Jerry Seinfield famously quipped that allegiance to a favorite professional sports team is no more than rooting for the laundry. He had a point. Given the changing nature of rosters and the sometimes questionable character of the humans who fill those roster spots, the connection between fan and team seems to be more about the uniform than anything else. When Pau Gasol wore Laker gold and blue he was the enemy. In the silver and black of the Spurs he gets my full-blooded support. I doubt Pau Gasol is a different person in this career incarnation, although a training camp with team-first Coach Pop probably opened Pau's eyes to the hipster fraud he suffered under previously; a "zen master" whose peace of mind came only from force feeding the ball to the most selfish, arrogant shooting guard...
I may have gotten off track here. The point is that for a large portion of our population, sports stirs our passion like nothing else. From an entertainment perspective, sports is the original reality show. Ask anybody who has ever been cut from a team what it is like getting kicked off the island and they can tell you. But this reality show draws its cast from superheroes. A couple of years ago I saw Odell Beckham make a catch against the Cowboys that Spiderman would have missed on his best day. LeBron James rising to throw down a tomahawk bears so little resemblance to the guy in the recliner cheering him on that it is hard to see that they (okay, we) are part of the same species, let alone that we are somehow bonded together in a common human experience. All of which describes why we experience the thrill of victory when heroes succeed.
The agony of defeat is something else. If Superman loses to the villain four movies in a row, you are probably not buying a ticket for the fifth episode. Yet, this Sunday, the Dawg Pound in Cleveland will be filled with rabid fans rooting on the only team in NFL yet to win a game. The 76ers won 12% of their games last year; by all rights that show should be cancelled, but it is not. Clearly something powerful glues us to a franchise through thick and thin.
I am no psychiatrist and even if I was, I would be hesitant to ascribe my feelings to every sports fan. I do know, however, that when the Chicago Cubs take the field for the first World Series game at Wrigley Field since 1945, fighting for their first Word Championship in over a century, my heart will be full. While I never lived in Chicago, my family is from a small town not far from the Windy City. Every summer we would visit and I would sit on the patio in the afternoon with Grandpa John listening to the game. He enjoyed an Old Milwaukee Light and or two and I would have my root beer float. Lou Boudreau was the announcer then and he could infrequently say "Kiss it Goodbye" when a Cubbie hit travelled beyond the ivy-covered walls.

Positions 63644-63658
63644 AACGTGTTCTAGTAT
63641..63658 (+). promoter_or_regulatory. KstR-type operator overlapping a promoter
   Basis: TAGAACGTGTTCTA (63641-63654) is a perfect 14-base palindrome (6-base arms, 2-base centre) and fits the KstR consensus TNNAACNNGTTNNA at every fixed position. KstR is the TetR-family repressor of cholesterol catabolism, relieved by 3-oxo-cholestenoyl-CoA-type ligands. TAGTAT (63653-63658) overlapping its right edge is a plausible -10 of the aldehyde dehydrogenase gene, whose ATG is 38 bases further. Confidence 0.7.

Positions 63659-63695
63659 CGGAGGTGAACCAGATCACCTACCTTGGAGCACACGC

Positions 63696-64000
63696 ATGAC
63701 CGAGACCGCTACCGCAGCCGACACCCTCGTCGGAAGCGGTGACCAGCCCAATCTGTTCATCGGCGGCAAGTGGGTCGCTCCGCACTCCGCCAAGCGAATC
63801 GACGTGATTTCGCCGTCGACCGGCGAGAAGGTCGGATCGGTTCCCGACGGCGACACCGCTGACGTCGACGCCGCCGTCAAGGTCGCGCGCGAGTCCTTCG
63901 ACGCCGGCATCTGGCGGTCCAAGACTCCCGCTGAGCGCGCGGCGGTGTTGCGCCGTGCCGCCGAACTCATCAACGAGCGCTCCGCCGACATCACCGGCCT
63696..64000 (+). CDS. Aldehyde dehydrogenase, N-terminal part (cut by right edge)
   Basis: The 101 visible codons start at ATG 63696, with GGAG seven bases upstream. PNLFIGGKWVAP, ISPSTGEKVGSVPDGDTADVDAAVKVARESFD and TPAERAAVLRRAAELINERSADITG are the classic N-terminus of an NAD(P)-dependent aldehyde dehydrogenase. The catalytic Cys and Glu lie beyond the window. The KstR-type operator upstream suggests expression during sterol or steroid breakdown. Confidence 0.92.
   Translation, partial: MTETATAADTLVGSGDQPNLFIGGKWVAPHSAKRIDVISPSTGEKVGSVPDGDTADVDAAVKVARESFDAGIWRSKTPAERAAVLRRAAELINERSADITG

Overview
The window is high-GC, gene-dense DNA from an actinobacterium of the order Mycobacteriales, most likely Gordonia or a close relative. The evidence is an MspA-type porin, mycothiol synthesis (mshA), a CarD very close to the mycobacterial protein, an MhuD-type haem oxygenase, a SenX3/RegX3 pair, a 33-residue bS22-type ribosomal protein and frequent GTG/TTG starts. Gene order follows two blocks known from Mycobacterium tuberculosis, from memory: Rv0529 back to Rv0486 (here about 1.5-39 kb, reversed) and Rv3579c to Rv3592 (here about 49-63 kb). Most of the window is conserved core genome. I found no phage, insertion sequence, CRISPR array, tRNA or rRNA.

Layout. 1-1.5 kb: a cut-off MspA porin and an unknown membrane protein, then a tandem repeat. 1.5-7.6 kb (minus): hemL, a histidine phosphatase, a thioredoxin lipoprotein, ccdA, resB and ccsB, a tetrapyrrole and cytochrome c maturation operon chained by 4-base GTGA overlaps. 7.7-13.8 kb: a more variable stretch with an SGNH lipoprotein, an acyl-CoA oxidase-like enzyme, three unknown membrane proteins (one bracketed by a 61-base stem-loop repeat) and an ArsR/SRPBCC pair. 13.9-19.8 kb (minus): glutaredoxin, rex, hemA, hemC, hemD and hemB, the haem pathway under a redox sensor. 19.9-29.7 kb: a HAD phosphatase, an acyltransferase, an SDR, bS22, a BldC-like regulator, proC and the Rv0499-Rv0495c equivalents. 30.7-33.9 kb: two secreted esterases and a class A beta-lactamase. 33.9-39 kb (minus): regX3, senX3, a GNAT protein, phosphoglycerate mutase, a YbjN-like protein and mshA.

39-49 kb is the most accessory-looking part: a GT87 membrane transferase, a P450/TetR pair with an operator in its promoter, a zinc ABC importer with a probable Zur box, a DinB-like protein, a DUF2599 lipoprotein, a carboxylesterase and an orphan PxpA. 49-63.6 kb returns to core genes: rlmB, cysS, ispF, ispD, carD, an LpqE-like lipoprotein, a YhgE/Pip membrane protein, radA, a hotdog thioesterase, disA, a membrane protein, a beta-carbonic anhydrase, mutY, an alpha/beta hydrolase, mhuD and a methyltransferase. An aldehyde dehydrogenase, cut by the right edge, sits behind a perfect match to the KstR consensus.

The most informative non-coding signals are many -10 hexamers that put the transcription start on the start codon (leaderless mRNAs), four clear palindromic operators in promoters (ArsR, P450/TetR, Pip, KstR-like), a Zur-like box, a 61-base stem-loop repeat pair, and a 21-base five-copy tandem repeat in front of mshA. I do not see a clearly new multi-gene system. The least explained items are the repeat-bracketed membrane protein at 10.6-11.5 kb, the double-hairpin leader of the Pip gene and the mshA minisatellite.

In between batters, Grandpa would tell stories about the players, the city and the ballpark. Through his tales, Chicago and the Cubs became a priority for me. Ernie Banks became my favorite Cub when his aging body almost got the team to the playoffs in 1969. One of the top-ten days of my life came a few years later. Grandpa and a friend took my brother and me to Wrigley for a game. I have no idea if the Cubs won or lost, but I can still feel the sunshine and the summer breeze off the lake. I can hear the story about Babe Ruth calling his shot, told with a laugh that said that while the world order demanded the Yankees win, that fact did not shake Grandpa's allegiance to the hometown heroes. Most of all, I can still feel Grandpa's hand on my shoulder as we left the park, steering me through thousands of people who, like me, had their everyday worries lifted away by a game.
Sports can teach so many lessons. Teamwork, perseverance, maximum effort and sportsmanship are all admirable goals, useful traits for life. We learn these things when we play the game. As a fan, however, the lessons do not translate quite as easily. Looking back, I learned two things from grandfather and the Cubs. First, loyalty is a defining character trait and it is not loyalty if you qualify your love based on results. Second, life's experiences are richer when they are shared.
Cub fans are the best example of this ethic. If the team should pull off a Series win, they will be champions for the first time since 1908, when my grandfather was a five year-old boy. But win or lose, Wrigleyville will be alive with people who share something outside of themselves. Those common bonds are powerful precisely because they are built over time and through adversity. In a world divided, we need more in common. In a sour nation, we need more joy.
You can find both tonight on West Addison Street in Chicago. At the first pitch, I will raise a toast to Grandpa John. I haven't decided whether it will be an Old Milwaukee Light or a root beer float.